Not thanking people where you ought to is considered rude.
But why some don’t thank?
You can’t escape introductions.
When you attend a conference, you introduce yourself to new faces you meet.
When you attend a social function, you introduce yourself.
When you attend an in-house training, you introduce yourself to your colleagues from other offices.
When you attend college, you introduce yourself to new friends.
The first impression you create through your introduction can sometimes have far-reaching impact on your personal and professional life. People can take first impression as the last. And even if they don’t, your introduction may not excite them to carry the discussion further. Imagine, a crucial business lead losing interest because you faltered in your intro pitch, especially when many others were vying for the same pot of gold.
There are four kinds of skills in any language – reading, writing, listening, and speaking. Reading and listening are passive skills in which you absorb the input (text or voice) passively. Writing and speaking, on the other hand, are active skills in which you produce the output, and therefore are more challenging to master.
Little wonder, most people are looking to learn speaking and writing when they express desire to improve their English. In this post, I’ll cover how to improve speaking and writing for people at two different levels:
You forget some of the points you had prepared the moment you start speaking.
You get nervous.
You get tongue-tied.
You may have faced some of these situations when speaking in a group or presenting your point of view in an official meeting or addressing an audience or making a presentation.
Why do some struggle? And why do some sail through without breaking a sweat?
I’ve extensively used online dictionaries, mainly dictionary.com (~ 80 percent) and Cambridge English Dictionary (~ 20 percent), to improve my pronunciation of more than 3,400 words and transfer more than 7,500 words from passive to active vocabulary.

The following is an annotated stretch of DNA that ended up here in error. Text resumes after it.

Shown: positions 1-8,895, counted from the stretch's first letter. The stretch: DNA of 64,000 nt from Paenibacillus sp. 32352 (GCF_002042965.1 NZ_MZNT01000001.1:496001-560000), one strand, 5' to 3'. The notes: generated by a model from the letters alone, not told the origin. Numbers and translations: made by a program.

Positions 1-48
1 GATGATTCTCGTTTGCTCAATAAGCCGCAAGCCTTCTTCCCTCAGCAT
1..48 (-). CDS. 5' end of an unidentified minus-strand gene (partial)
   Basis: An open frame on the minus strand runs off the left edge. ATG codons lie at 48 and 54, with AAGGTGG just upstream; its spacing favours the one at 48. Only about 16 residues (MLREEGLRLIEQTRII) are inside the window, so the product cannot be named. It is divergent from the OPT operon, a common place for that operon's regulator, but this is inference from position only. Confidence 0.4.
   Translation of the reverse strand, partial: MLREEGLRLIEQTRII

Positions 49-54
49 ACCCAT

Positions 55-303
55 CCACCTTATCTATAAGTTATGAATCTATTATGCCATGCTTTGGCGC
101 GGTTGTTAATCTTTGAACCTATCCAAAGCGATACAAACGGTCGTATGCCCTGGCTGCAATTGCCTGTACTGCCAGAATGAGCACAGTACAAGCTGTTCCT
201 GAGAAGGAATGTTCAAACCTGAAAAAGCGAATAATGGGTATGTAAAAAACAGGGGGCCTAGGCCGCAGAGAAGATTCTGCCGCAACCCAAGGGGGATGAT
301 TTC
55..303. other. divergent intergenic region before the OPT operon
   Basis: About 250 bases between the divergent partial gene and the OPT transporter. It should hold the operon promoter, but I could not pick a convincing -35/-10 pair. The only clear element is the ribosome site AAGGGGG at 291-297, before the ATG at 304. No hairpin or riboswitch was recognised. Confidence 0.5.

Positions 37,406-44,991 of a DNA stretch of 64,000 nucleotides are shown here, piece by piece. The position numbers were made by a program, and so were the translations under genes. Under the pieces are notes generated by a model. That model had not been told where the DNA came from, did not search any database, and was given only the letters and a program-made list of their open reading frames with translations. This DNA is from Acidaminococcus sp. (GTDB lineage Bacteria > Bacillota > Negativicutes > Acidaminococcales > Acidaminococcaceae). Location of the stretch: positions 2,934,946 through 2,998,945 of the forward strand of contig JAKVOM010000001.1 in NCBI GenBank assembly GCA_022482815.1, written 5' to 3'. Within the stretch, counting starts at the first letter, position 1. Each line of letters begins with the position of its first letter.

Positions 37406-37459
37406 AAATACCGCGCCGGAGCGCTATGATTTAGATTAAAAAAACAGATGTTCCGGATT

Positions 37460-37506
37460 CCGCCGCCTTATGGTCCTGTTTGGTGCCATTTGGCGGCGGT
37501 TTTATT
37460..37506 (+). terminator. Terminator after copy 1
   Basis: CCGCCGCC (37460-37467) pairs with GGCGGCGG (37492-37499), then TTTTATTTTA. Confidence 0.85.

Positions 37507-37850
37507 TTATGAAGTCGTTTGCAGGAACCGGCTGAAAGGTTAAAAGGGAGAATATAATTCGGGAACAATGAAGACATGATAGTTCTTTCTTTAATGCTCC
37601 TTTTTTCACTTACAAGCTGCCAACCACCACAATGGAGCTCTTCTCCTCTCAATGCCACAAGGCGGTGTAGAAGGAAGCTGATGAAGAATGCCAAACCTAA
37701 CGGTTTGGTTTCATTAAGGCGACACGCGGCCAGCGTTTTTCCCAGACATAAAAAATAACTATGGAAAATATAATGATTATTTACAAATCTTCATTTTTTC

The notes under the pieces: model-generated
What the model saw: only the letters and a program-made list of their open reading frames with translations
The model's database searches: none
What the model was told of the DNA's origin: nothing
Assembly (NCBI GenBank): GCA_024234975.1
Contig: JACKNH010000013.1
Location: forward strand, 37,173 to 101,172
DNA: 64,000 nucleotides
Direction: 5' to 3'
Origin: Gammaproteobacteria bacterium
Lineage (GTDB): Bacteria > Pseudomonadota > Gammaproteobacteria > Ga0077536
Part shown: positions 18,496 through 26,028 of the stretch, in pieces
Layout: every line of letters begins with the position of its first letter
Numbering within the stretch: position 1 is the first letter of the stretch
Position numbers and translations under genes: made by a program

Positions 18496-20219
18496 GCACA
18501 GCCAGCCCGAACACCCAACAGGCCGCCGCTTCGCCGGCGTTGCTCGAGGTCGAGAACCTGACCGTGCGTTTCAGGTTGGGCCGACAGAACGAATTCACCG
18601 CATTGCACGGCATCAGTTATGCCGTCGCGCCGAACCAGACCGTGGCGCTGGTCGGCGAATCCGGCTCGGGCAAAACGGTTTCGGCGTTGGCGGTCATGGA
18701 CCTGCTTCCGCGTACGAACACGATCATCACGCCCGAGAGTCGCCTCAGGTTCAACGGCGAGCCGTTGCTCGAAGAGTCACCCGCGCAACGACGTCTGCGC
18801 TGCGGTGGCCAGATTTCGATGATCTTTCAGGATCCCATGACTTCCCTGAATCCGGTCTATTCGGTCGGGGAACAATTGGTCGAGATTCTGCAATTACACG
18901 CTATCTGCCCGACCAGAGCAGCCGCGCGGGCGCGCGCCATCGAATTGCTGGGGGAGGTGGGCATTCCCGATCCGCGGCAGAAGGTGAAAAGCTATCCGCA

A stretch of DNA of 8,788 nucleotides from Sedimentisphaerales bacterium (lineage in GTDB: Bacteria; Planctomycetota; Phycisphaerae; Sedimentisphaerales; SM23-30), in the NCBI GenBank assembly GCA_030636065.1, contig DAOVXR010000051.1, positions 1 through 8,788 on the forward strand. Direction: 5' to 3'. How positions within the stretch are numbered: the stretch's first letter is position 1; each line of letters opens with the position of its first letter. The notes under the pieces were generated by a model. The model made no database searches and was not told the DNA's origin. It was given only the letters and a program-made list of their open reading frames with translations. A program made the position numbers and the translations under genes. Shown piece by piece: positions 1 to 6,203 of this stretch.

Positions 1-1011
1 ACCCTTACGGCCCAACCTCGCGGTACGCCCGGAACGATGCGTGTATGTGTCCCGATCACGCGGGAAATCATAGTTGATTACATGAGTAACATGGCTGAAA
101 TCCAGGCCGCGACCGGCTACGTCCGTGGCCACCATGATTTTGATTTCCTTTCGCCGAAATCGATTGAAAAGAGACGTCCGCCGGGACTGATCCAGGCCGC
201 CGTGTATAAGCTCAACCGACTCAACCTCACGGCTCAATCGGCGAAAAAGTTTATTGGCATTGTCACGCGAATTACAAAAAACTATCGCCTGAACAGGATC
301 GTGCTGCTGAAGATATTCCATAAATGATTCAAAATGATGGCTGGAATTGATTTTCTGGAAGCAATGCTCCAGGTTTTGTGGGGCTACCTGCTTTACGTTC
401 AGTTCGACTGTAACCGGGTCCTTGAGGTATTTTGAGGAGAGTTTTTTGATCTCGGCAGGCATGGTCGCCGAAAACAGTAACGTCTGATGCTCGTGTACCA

I started with dictionary.com. Much later, when I tried Cambridge English Dictionary, I realized that dictionary.com, but for pronunciation, wasn’t the best overall option. It struck me then that many more users of online dictionaries may not be using the best dictionary and I decided to write a review of main dictionary brands at some point in future. And here it is.
In this post, I’ve reviewed (with ratings out of 10) well-known online dictionary brands on parameters that are usually the most valuable to users.
Reading improves English.
It particularly improves your written English, but it also improves your spoken English indirectly through better vocabulary, being better informed on range of topics, and learning how to build your arguments. You can make your reading work even further for your spoken English by reading out loud. You may read the following post to learn how reading can benefit your English:
Before we get into the thick of this blog post, I’ll briefly narrate few steps you can take to make reading a habit:
‘What are the best books on grammar, punctuation, writing, speaking, pronunciation, and vocabulary I can refer to improve my English?’
This is a common question from people who’re working on their English.
You need books to learn the basic rules of some aspects of English such as grammar, but, by and large, you don’t need books to learn other aspects such as pronunciation.
Here are few books (or no books where they aren’t required) you can refer to improve your English:
Reading improves English.
If practiced correctly, reading can accelerate vocabulary-building, improve grammar, and sharpen writing. Although reading doesn’t directly impact your spoken English, it can to some extent improve it through better vocabulary, reading out loud, and a deeper knowledge base.
First off, let’s cover few cardinal rules of reading that will get you the most out of your reading:
Many believe that speaking to native speakers regularly will improve their spoken English better than if they speak to non-native speakers.
I believe this is over-hyped. In reality, the efficacy of such interactions is underwhelming. Here are the reasons: